Not sure if any of these are worth toasting as OMJ (Original Mythus Jargon - gateway to liver damage since Feb 2012); with the exception of 'WP' and 'SF' they’re all pretty standard RPG jargon.

Weapon Tables

Remember the weapons tables back in the AD&D PHB; the ones that sprawled across a page or so, and which were so lovingly parodied in Hackmaster? Well, the Advanced Mythus weapon tables cover four pages: pp236-240, the whole of pages 236-240. That's two pages for listings of melee weapons, one page for missile weapons, and then another page of missile weapon ranges, of which there are five: Point Blank, Short, Medium, Long, Extreme. Why five? Because three range brackets would just be soooooo unrealistic, of course.

In total the tables give stats for:

Melee Weapons -- 18 swords, 9 shields, 59 others -- total 86
Missile Weapons -- 8 bows, 9 xbows, 23 others -- 40 total

Almost all the special rules and footnotes from EGG's iconic AD&D weapon tables are in there, along with a few new ones. There are 13 special weapon abilities all told, and it looks like this is where all the special attack stuff I was lamenting the lack of last week has been hanging out. Want to unhorse/disarm/entangle? See here:

Yeah, lotsa combat options, all hidden away in the footnotes.

Its nice to see some familiar old friends (hold at bay, prod off horse, etc.) poking out of the sanity-devouring accretion of Zalchisian proportions that is the Advanced Mythus rule set. But - and isn’t there always a ‘but’ - I do have one small niggle with these super secret esoteric rules of doubleplusobscurity. Namely, that the half-written rule problem which so often plagues Advanced Mythus rears its ugly head again. For example:

Ok, great. But what DR are you supposed to test against? A straight DR "Hard"(x1) roll? A DR derived from the relative weapon skills of the participants (in the manner of a contested K/S vs. K/S roll)? Does the guy you’re trying to do stuff to get an Avoidance roll? Are we told? Are we hell.

The footnotes to the missile weapon tables are much simpler, with only one special rule and a couple of notes on ammunition cost. But then what else did you expect regarding a series of variations on a theme of string and twigs? It's not like anyone armed with a bow was ever instrumental in winning a battle; no, not like Gary's beloved pole-arms.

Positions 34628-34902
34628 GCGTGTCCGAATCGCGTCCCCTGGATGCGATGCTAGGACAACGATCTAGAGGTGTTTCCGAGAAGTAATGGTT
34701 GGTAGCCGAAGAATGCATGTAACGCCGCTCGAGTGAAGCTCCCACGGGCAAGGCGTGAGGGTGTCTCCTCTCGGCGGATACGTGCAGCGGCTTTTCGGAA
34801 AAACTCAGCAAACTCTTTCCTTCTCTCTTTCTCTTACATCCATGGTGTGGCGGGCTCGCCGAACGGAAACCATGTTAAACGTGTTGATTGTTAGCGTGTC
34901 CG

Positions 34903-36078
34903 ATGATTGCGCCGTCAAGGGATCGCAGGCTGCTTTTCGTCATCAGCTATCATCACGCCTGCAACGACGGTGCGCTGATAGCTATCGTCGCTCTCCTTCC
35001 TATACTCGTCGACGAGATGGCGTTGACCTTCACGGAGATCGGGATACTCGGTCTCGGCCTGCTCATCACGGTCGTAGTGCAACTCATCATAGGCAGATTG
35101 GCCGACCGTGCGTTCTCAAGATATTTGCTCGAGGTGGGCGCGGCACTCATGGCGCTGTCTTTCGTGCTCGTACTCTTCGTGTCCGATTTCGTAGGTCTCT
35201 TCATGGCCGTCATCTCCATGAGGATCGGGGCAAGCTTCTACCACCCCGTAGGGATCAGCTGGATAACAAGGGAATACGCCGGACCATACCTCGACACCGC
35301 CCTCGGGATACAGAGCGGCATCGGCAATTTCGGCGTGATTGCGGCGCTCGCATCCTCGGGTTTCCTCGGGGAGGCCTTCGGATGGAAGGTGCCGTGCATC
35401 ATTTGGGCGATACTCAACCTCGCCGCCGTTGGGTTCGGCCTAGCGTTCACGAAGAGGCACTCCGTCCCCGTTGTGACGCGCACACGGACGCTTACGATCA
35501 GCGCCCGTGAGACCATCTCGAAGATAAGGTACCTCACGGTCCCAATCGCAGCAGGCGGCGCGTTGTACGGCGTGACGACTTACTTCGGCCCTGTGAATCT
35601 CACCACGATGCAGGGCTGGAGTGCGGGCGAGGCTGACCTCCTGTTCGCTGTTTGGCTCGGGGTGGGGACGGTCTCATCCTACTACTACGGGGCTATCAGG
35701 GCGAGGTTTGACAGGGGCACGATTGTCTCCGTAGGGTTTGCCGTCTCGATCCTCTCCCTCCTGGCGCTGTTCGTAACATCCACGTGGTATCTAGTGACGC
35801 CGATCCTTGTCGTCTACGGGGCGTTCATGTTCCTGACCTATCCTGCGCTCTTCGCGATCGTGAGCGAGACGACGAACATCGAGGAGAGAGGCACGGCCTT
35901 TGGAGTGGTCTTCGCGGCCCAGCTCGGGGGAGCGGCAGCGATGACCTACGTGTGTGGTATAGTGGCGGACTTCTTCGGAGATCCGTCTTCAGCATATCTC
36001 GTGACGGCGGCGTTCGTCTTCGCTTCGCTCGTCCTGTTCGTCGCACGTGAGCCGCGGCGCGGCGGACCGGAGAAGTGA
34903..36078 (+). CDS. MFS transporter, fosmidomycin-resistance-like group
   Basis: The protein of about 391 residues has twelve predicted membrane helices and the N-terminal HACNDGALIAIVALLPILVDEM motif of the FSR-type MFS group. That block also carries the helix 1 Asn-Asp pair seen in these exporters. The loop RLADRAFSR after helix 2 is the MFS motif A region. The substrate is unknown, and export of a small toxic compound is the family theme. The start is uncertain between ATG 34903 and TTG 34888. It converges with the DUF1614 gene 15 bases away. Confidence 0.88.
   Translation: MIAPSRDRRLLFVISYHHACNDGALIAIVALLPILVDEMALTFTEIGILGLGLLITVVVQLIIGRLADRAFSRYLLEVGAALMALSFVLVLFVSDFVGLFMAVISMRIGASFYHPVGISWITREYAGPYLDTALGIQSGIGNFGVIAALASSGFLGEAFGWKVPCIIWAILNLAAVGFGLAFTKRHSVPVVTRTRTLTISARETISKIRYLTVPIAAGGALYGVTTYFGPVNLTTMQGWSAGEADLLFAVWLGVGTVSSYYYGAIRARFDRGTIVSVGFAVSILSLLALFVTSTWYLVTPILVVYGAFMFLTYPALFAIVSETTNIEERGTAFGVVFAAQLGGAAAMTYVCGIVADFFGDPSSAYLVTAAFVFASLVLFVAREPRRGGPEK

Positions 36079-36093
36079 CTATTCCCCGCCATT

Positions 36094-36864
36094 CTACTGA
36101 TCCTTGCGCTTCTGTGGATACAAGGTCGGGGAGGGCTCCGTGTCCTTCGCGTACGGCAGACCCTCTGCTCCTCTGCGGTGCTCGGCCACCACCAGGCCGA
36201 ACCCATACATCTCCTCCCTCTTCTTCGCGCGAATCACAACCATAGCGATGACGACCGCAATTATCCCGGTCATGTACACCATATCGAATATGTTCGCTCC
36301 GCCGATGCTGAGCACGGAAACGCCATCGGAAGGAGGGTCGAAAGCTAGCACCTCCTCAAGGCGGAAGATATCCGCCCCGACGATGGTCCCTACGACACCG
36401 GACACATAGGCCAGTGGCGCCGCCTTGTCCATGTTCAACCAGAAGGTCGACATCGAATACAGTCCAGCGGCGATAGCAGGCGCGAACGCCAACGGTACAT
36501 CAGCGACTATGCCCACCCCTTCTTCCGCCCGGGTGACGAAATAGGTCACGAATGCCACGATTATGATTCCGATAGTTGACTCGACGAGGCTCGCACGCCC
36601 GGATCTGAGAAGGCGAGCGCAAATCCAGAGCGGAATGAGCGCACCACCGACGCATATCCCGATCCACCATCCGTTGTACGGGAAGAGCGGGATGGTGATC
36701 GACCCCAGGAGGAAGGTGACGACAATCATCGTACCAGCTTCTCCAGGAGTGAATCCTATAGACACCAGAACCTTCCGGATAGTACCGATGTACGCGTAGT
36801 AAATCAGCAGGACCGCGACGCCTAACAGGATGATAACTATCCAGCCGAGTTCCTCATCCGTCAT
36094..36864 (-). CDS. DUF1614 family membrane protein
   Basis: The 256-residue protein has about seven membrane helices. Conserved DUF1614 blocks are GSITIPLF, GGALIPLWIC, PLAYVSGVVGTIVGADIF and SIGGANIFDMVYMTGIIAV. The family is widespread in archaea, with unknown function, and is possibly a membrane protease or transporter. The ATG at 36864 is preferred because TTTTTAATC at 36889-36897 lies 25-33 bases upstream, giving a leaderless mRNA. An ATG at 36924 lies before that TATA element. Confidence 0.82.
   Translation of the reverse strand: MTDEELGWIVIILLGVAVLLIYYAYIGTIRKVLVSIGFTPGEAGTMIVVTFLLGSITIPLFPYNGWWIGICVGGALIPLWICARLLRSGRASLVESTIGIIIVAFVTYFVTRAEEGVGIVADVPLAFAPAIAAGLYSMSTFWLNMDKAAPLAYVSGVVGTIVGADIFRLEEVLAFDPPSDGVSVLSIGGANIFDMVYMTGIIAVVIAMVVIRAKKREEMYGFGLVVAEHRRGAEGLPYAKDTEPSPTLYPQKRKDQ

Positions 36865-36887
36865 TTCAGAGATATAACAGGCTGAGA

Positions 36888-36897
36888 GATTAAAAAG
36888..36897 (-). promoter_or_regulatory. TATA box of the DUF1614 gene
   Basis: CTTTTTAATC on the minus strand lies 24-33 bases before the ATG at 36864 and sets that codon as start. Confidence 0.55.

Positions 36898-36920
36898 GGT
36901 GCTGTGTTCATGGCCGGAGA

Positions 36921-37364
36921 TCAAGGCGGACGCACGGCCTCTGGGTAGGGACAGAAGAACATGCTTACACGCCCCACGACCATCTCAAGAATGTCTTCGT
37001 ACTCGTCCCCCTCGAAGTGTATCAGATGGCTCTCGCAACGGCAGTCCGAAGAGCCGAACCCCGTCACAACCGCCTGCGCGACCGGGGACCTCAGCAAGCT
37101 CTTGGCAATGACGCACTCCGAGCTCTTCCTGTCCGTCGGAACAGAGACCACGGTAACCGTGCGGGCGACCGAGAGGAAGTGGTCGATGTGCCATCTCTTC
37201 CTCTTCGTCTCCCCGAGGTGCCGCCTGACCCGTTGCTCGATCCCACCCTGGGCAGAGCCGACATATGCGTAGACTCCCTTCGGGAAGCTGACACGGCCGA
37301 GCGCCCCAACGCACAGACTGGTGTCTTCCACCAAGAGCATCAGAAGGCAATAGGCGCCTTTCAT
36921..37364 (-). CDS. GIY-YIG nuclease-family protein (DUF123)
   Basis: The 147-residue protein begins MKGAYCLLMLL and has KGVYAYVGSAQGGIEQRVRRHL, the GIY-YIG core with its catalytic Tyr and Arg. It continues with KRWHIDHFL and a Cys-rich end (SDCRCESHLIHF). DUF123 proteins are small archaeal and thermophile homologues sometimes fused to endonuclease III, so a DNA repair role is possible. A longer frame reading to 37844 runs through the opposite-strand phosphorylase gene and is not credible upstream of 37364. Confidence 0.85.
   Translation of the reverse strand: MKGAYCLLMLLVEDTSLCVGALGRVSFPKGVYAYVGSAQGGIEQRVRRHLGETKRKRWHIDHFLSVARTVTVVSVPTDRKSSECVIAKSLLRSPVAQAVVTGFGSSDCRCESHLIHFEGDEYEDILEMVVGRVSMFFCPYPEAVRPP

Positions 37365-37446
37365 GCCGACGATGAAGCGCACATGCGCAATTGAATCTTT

Wassat? "Gunpowder weapons?" Wash your filthy mouth out!

A couple of other takeaways from the Advanced Mythus weapon tables:

  • Pike, Mancatcher and (Bill-)Guisarme(-Voulge) are slow as owt at SF 10. Enjoy your going last.
  • Rapier, Scimitar, Mancatcher and Lance practically do your fighting for you, adding 10 WP to your skill (12 if you pick up a heavy lance). Sure, coz lancing is super-easy and takes no practise at all...
  • Daggers are able to unhorse opponents. Nope, it says so right there on page one of the grand unified melee weapon table.
  • Long bows and crossbows negate the first 5 Armour whenever they hit. Some melee weapons (particularly the Renaissance-era ones: halberd, 2H sword, morningstar, pick, pike) ignore even more; anything up to 2x their inherent WP!
  • Some weapons are officially useless against armour, either doubling armour values per hit, or causing 0 damage.
  • Throwing a rock at someone? That's Hand Weapon, Missile (sub-area: darts). ¿Que?

Weapon Descriptions

As well as the four pages of tables for 120+ types of weapon, we’re also offered no less than eight pages of text defining those weapons. The weapon lists are pretty much what you'd expect of a Cold War-era militaria nerd's knowledge base: the majority of stabbinators are European or Japanese, with a scattering of notorious weapons (bolas, blowgun, shaolin shovel, cho-ko-nu, tulwar) from other cultures. I spotted no African, Amerindian, or Polynesian weapons, and very few Indian and SEAsian ones, so all you maquahuitl, tlinga, katar or chakram fans are SOL.

But fret not knife-on-a-stick fetishists! All the classic Gygaxian pole-arms are there. All. Of. Them. Because a game without glaive-guisarmes and six alternative names for the ranseur(!) is no game at all.

Each and every killtoy gets one paragraph of potted description covering such germane information as:
  • general appearance,
  • cultural origin,
  • use in combat, and
  • minimum strength requirement to wield.
The minimum strength requirements are, to put it mildly, problematic. For one thing I've no idea why this particular rules wrinkle wasn’t defined earlier and integrated into the weapon tables: it’s not like a there’s a lack of space. For another thing more than a few of the requirements seem rather over-inflated. Min PMPow (Str) of 13 to use a katana? Min Str 15-16 to use a pole-arm? In a game where normal humans have Str 10? That seems steep to someone used to RQ's 'Min Str 7/9' requirements. To cap it all there's no mention of any penalty for using a weapon that's too heavy for you, just a blanket ‘you must be this high to ride’ number. PMPow 15 and you want to use a PMPow 16 weapon? RULES SAYS NO!

Dear oh dear. That is no way to run a whelk stall...

A couple of weapons from the tables ('chopper', 'generic shield') are missing text descriptions, and there are a few other odd Easter eggs hidden among all the wordswordswords:
  • Pig feathers (a metal version of the classic sharpened stake) don’t even belong on this table; they’re an emplaced battlefield obstacle, not a weapon.
  • Manopele? An armoured sword-breaking gauntlet covered in blades and spikes. METAL as all hell.
  • A Foot Bow (Long) - or possibly a Foot (Long) Bow - is basically a giant crossbow that uses you as the body. See that wacky scene in Hero [link].